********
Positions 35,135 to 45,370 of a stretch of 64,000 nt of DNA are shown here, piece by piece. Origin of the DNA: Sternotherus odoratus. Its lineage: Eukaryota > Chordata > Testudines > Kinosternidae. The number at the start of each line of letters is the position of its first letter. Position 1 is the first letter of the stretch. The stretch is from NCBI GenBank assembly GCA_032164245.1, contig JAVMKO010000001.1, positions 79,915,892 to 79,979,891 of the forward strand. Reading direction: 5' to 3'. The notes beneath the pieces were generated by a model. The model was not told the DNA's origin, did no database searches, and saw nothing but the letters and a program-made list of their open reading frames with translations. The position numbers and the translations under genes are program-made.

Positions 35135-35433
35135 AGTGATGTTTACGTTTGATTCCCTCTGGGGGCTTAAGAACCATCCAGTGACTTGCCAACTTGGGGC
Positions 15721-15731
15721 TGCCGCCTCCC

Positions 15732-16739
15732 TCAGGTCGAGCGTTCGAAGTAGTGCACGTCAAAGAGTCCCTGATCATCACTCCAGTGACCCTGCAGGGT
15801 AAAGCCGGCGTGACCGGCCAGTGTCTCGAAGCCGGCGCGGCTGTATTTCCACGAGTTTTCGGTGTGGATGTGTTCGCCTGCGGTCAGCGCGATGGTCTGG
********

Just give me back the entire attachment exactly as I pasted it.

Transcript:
Positions 35,135 to 45,370 of a stretch of 64,000 nt of DNA are shown here, piece by piece. Origin of the DNA: Sternotherus odoratus. Its lineage: Eukaryota > Chordata > Testudines > Kinosternidae. The number at the start of each line of letters is the position of its first letter. Position 1 is the first letter of the stretch. The stretch is from NCBI GenBank assembly GCA_032164245.1, contig JAVMKO010000001.1, positions 79,915,892 to 79,979,891 of the forward strand. Reading direction: 5' to 3'. The notes beneath the pieces were generated by a model. The model was not told the DNA's origin, did no database searches, and saw nothing but the letters and a program-made list of their open reading frames with translations. The position numbers and the translations under genes are program-made.

Positions 35135-35433
35135 AGTGATGTTTACGTTTGATTCCCTCTGGGGGCTTAAGAACCATCCAGTGACTTGCCAACTTGGGGC
Positions 15721-15731
15721 TGCCGCCTCCC

Positions 15732-16739
15732 TCAGGTCGAGCGTTCGAAGTAGTGCACGTCAAAGAGTCCCTGATCATCACTCCAGTGACCCTGCAGGGT
15801 AAAGCCGGCGTGACCGGCCAGTGTCTCGAAGCCGGCGCGGCTGTATTTCCACGAGTTTTCGGTGTGGATGTGTTCGCCTGCGGTCAGCGCGATGGTCTGG